The tourism industry has been given an urgent $2.5 million cash injection in an attempt to get more Australians choosing New Zealand for their holidays.

This, says Prime Minister and Tourism Minister John Key, is more than a one quarter increase on the $9 million currently spent on the Australian market and "must be done now" so a marketing campaign could be in order to plan a campaign to be set up for our low season.

Air NZ has responded to the Government's initiative by saying it will match it with $2.5 million of its own money.

Australia generates nearly 40 per cent of our country's tourist arrivals, and even small gains in demand would make a big difference, said Key.

"New Zealand tourism is operating in a very challenging environment because the global economic crisis; however I expect this investment to contribute an immediate injection of around $64 million to the New Zealand economy," he said.

Air NZ group general manager for short haul, Bruce Parton, said the airline was committed to getting international tourists to all parts of New Zealand, not just the main ports.

"We congratulate the Government for supporting the tourism industry and moving at pace to address declining international visitor numbers," he said.

"Following today's announcement, we will work with Tourism New Zealand to maximise the opportunity for growing Australian visitor numbers during the traditionally quieter autumn period for inbound arrivals."

"We are now working through the details of a significant marketing campaign to next month give away more than $2 million in free domestic travel to any of our 27 New Zealand ports when sold in conjunction with a trans-Tasman fare sold in Australia," said Parton.

Air New Zealand is also offering up to 100 free return airfares to the regional tourism organisations to attract Australian media representatives to visit their regions.

"As well as the marketing, we want to see a huge number of travel stories in Australian media over this time telling Australians about all the fantastic places there are to visit in New Zealand," said Parton.

He said it was a unique opportunity for the regional tourism groups to get more visitors.

"With more than $5m being committed by the Government and Air New Zealand we encourage them to reach deep into their own budgets and add to the marketing noise in Australia over this autumn period."

Tourism New Zealand Chief Executive George Hickton says despite a drop off of numbers in some long-haul markets, the Australian market still held potential.

"This additional funding will help profile New Zealand as a holiday destination through the quieter winter months and then in to summer.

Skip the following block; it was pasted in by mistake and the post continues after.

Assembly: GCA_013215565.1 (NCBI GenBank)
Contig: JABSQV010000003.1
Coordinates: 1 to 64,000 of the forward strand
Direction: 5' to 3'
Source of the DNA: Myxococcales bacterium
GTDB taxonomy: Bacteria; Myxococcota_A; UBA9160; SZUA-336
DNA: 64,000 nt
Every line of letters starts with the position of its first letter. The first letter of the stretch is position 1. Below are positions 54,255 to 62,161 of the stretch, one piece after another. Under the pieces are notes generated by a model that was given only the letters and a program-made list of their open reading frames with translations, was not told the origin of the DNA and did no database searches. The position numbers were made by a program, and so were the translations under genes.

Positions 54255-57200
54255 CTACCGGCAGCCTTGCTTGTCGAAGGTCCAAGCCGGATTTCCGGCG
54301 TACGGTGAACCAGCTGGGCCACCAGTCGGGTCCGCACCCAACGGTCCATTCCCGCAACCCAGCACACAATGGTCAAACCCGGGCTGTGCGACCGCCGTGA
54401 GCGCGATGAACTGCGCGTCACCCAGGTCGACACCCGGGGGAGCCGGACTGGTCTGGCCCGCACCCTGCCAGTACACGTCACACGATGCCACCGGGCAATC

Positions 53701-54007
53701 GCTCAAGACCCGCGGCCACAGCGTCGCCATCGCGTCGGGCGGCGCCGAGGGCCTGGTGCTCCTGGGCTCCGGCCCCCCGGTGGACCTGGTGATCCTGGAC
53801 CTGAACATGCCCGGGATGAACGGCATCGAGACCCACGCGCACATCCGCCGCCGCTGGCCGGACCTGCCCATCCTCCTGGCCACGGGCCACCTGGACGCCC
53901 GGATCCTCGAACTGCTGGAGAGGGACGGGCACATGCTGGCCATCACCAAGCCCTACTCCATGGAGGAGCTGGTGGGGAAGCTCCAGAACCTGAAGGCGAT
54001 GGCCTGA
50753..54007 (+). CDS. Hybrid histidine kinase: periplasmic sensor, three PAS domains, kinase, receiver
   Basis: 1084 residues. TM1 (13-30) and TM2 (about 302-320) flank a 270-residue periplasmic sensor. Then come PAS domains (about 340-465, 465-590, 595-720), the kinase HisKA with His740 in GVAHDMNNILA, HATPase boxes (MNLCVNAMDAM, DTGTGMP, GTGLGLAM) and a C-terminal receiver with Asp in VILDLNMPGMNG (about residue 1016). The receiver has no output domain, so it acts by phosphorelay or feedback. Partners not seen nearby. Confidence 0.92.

"We now have an opportunity to attract Australian visitors to more of our regions as well as appealing to the 'visiting friends and relatives' market that we have not specifically focused on before."

A campaign called "What's On" was originally devised to attract more Australian visitors to New Zealand in the 'shoulder seasons' - autumn and spring.

It was designed to promote travel here by giving Australians more specific reasons to visit New Zealand, encouraging travel during the quieter spring and autumn months and to visit more regions of New Zealand

Last year for the first time it was used to promote travel to New Zealand in summer, and earlier this year was also used to attract early ski bookings.

"The $2.5 million will allow us to run the campaign regularly throughout the year," said Hickton. "But it will not just be used for advertising - we will be working on more opportunities to get Australian media telling stories about New Zealand. We will also be doing further work with the travel trade in Australia to collectively promote New Zealand as the place for Australians to take a holiday."

Australia is New Zealand's largest visitor market supplying almost 908,000 arrivals in the year to January. Over summer, visitor arrivals from Australia rose while those from many other markets declined.

The $2.5 million investment is being allocated across three areas:

Extending the current 100 per cent Pure New Zealand and `What's On' activity in Australia to increase autumn and winter arrivals

Increased public relations activity

Working with industry partners to convert awareness of New Zealand into actual travel

The impact of the global recession was likely to result in New Zealand becoming a more attractive holiday option as Australian consumers tighten their spending and look at holidaying closer to home - this extra money would be specifically targeted to encourage them to choose New Zealand, said John Key.

-CHRIS DANIELS